That was the Halloween storm wasn't it?

  13. #13
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    Quote Originally Posted by sjhiker View Post
    Jayem,

    You missed my point... I was implying that I have no interest in riding my mountain bike in a thunderstorm. While I can fix a flat, I don't carry a complete spare bike and the thought of walking 5 or 10 miles with a bike and potentially tired and/or injured in adverse conditions isn't my idea of fun. I don't have any interest in combining mountain biking with the following, but not limited to environmental conditions:

    • high humidity
    • hurricanes
    • tornadoes
    • Volcanic Eruptions
    • Zombie Attacks
    • Hail (I lived in Alabama for 5 years, I know golf ball sized hail thank you very much)
    • >95degree heat (dry or humid)
    • Snow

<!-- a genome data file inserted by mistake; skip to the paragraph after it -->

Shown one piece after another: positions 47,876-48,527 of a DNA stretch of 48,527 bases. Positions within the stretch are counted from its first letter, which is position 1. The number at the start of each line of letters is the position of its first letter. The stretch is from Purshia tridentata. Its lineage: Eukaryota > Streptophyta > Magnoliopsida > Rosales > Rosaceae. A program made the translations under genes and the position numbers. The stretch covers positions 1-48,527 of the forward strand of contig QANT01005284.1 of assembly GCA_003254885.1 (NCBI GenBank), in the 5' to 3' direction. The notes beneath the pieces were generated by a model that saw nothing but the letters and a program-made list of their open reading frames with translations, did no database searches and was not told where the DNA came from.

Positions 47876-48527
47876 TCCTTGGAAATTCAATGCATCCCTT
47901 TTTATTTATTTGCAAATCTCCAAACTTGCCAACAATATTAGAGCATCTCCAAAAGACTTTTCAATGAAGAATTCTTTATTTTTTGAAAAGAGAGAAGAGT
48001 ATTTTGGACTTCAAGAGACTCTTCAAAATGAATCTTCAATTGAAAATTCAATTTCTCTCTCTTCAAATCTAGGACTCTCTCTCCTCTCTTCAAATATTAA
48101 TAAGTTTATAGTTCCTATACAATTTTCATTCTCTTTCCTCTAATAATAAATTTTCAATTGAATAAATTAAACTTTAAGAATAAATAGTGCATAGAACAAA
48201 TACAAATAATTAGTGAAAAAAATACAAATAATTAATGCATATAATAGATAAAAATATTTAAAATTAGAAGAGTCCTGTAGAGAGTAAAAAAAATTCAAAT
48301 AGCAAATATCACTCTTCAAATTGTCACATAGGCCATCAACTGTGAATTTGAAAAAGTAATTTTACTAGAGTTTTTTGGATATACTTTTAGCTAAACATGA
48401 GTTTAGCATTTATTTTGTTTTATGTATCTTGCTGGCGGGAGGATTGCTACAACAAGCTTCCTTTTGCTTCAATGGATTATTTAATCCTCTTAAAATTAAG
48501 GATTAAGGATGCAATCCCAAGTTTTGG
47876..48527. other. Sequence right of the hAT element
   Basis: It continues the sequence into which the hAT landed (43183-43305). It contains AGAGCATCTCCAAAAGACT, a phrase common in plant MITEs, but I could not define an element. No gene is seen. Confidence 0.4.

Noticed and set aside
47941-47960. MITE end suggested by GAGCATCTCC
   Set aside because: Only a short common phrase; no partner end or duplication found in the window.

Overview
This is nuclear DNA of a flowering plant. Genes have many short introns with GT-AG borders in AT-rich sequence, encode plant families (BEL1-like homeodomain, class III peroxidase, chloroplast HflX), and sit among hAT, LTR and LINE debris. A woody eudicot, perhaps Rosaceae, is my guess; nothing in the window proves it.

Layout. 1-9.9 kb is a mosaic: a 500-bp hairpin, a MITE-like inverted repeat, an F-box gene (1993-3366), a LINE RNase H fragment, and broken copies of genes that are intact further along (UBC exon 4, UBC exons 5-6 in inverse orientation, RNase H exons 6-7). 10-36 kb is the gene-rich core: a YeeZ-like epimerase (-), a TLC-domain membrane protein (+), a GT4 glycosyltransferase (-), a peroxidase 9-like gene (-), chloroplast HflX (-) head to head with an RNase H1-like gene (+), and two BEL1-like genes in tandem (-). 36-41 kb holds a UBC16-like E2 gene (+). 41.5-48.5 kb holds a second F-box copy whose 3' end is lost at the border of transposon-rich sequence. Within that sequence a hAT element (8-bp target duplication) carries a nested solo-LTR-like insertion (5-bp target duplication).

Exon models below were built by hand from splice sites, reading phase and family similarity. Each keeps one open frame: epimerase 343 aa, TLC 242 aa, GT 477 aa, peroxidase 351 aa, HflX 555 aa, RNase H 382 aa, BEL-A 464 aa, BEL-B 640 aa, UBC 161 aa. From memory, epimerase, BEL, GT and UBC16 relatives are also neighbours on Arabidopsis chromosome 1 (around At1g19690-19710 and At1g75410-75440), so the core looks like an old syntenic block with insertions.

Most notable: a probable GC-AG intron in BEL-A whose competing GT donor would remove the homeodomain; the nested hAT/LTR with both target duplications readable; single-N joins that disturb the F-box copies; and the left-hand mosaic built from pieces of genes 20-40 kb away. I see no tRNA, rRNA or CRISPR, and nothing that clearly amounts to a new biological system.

• Grass/Forest fires
    • Mudslides
    • Avalanches
    • Oakland, CA based "non-violent" protests
    • Detroit RedWings Stanley Cup victory celebrations
    • Alien Attacks
    • Flash Floods
    I liked!
    2013 Santa Cruz Solo C
    2013 Santa Cruz Chameleon 650b SS
    2012 Giant Defy (Roadie)

  14. #14
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    Quote Originally Posted by Wishful Tomcat View Post
    That was the Halloween storm wasn't it?
    Yup. Folks who left a 1/2 hr. before us made it out no problem.
    While we were chopping the fallen trees out of the way we could hear more trees falling. We were very careful about where we parked the truck!

    -F
    It's never easier - you just go faster.

  15. #15
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    I've been caught in a few... no really epic stories to tell, but they do suck. I work a little in outdoor leadership. Here are some tips and resources for ya:

    If you get caught in the open in a lightning storm, lightning position lower your risk of serious injury: NWS Pueblo, CO - Colorado National Lightning Casualty Statistics Page

    If you're with a group, make sure to spread the group members well apart (20ft or so). That way, if one person gets struck by lightning, the others can care for him or her.

    Try to get to low areas--even little depressions in the ground if the area is mostly flat--and move away from the tallest point in the area. (In other words, don't take shelter under the one tall tree in the field.)